Child, Lydia Maria 1802-1880 Author; born in Medford, Mass., Feb. 11, 1802; educated in the common schools; began her literary career in 1819; and was noted as a supporter of the abolition movement. In 1859 she sent a letter of sympathy to John Brown, who was then imprisoned at Harper's Ferry, offering to become his nurse. This offer he declined, but requested her to aid his family, which she did. Governor Wise, of Virginia, politely rebuked her in a letter, and another epistle from Senator Mason's wife threatened her with eternal punishment. These letters with her replies were subsequently published and reached a circulation of 300,000. In 1840-43 she was editor of the National Anti-slavery standard. Her publications include The rebels; The first settlers of New England; Freedman's book; Appeal for that class of Americans called Africans; Miria, a romance of the republic, etc. She died in Wayland, Mass., Oct. 20, 1880.
Child, Lydia Maria 1802-1880 Author; born in Medford, Mass., Feb. 11, 1802; educated in the common schools; began her literary career in 1819; and was noted as a supporter of the abolition movement. In 1859 she sent a letter of sympathy to John Brown, who was then imprisoned at Harper's Ferry, offering to become his nurse. This offer he declined, but requested her to aid his family, which she did. Governor Wise, of Virginia, politely rebuked her in a letter, and another epistle from Senator Mason's wife threatened her with eternal punishment. These letters with her replies were subsequently published and reached a circulation of 300,000. In 1840-43 she was editor of the National Anti-slavery standard. Her publications include The rebels; The first settlers of New England; Freedman's book; Appeal for that class of Americans called Africans; Miria, a romance of the republic, etc. She died in Wayland, Mass., Oct. 20, 1880.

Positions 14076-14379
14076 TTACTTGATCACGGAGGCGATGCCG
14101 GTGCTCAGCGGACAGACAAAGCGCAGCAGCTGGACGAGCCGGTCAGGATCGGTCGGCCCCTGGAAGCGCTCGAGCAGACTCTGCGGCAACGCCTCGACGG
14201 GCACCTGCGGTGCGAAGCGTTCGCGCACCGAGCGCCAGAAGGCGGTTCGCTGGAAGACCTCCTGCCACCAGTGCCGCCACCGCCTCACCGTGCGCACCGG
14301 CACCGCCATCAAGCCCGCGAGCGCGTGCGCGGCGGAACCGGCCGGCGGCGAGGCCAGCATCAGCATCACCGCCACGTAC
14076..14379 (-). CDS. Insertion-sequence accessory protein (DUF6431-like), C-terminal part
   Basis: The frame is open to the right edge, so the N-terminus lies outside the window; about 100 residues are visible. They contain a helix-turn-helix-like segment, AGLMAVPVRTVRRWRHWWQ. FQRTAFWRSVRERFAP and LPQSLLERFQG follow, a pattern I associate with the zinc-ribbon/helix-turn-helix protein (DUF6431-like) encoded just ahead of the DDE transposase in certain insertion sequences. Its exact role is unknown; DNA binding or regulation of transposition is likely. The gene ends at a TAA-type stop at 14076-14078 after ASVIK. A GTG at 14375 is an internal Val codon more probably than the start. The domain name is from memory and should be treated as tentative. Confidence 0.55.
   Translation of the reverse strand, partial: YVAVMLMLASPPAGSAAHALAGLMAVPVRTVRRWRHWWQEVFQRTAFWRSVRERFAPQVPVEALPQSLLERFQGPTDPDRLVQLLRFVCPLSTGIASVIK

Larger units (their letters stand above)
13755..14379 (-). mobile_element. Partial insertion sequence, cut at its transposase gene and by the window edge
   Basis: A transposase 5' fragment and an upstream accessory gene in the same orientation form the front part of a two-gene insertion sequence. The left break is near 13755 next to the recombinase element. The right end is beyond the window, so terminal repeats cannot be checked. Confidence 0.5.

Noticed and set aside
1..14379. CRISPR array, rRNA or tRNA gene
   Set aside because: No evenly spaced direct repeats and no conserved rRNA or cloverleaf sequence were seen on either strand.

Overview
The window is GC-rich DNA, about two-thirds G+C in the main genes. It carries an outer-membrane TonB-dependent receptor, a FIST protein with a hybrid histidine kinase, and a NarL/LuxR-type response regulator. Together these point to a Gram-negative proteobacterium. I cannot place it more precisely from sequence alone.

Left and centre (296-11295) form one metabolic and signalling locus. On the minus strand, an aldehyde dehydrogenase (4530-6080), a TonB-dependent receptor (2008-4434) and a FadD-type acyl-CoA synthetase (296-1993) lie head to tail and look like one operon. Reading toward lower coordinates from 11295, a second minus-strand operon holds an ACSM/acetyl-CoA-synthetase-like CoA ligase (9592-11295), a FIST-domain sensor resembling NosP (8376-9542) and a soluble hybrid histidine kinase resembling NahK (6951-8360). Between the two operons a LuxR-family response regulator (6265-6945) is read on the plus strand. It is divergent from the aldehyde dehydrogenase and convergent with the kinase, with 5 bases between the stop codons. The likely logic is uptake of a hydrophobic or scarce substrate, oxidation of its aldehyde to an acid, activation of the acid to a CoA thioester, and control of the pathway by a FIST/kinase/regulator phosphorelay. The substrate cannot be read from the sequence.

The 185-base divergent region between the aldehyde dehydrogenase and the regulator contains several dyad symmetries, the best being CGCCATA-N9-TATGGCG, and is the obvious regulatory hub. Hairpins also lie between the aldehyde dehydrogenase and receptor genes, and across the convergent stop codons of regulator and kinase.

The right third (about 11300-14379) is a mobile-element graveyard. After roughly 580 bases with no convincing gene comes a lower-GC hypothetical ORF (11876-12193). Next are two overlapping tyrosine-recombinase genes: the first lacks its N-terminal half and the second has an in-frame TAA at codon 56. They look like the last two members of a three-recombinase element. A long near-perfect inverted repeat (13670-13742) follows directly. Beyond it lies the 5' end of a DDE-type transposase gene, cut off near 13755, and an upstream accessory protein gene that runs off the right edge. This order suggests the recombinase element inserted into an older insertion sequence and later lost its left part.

Child, Lydia Maria 1802-1880 Author; born in Medford, Mass., Feb. 11, 1802; educated in the common schools; began her literary career in 1819; and was noted as a supporter of the abolition movement. In 1859 she sent a letter of sympathy to John Brown, who was then imprisoned at Harper's Ferry, offering to become his nurse. This offer he declined, but requested her to aid his family, which she did. Governor Wise, of Virginia, politely rebuked her in a letter, and another epistle from Senator Mason's wife threatened her with eternal punishment. These letters with her replies were subsequently published and reached a circulation of 300,000. In 1840-43 she was editor of the National Anti-slavery standard. Her publications include The rebels; The first settlers of New England; Freedman's book; Appeal for that class of Americans called Africans; Miria, a romance of the republic, etc. She died in Wayland, Mass., Oct. 20, 1880.